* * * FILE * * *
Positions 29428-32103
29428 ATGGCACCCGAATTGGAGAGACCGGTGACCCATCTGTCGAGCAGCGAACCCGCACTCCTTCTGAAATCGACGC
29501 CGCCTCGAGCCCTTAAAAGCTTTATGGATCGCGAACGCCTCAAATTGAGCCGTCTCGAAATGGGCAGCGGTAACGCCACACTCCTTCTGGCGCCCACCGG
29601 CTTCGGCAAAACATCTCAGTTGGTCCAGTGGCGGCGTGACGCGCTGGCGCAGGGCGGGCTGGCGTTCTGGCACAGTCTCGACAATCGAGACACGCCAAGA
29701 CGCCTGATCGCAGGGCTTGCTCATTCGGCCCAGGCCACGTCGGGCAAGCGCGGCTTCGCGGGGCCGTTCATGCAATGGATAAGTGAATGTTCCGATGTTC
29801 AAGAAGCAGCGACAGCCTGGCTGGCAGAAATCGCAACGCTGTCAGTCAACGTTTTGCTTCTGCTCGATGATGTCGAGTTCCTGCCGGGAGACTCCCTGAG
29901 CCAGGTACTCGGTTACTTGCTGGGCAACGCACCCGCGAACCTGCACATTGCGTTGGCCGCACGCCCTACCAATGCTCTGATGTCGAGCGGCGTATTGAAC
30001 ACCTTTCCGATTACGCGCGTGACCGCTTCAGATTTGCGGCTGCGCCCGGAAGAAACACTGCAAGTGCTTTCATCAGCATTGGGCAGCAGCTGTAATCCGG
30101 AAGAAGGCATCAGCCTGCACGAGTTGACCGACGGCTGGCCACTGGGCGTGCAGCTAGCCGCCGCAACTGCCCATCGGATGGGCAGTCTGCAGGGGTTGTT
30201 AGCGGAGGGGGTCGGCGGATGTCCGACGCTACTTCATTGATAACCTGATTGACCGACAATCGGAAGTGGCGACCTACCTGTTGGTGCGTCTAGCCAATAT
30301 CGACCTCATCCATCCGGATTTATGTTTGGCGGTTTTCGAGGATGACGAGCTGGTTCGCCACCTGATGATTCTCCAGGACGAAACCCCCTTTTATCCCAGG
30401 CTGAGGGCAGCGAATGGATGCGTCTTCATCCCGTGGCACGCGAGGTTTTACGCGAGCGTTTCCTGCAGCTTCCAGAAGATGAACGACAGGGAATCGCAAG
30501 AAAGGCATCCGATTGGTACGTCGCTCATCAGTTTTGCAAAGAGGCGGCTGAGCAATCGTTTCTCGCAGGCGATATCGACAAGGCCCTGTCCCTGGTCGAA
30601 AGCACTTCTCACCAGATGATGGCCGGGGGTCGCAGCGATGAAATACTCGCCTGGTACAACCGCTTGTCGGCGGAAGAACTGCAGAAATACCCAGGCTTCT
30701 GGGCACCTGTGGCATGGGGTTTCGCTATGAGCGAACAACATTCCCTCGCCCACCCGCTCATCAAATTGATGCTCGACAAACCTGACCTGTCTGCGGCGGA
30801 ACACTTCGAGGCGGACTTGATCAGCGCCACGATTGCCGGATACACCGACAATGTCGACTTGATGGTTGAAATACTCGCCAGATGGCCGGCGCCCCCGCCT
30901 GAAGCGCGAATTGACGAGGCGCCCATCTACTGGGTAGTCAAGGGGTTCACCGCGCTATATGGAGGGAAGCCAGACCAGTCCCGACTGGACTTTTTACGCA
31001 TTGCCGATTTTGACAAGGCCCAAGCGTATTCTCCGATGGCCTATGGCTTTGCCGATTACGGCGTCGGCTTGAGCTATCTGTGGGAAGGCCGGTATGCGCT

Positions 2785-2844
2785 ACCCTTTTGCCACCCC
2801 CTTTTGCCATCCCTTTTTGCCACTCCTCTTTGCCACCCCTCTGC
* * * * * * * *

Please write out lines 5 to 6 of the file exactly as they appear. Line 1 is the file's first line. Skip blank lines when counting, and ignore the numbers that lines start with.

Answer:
29701 CGCCTGATCGCAGGGCTTGCTCATTCGGCCCAGGCCACGTCGGGCAAGCGCGGCTTCGCGGGGCCGTTCATGCAATGGATAAGTGAATGTTCCGATGTTC
29801 AAGAAGCAGCGACAGCCTGGCTGGCAGAAATCGCAACGCTGTCAGTCAACGTTTTGCTTCTGCTCGATGATGTCGAGTTCCTGCCGGGAGACTCCCTGAG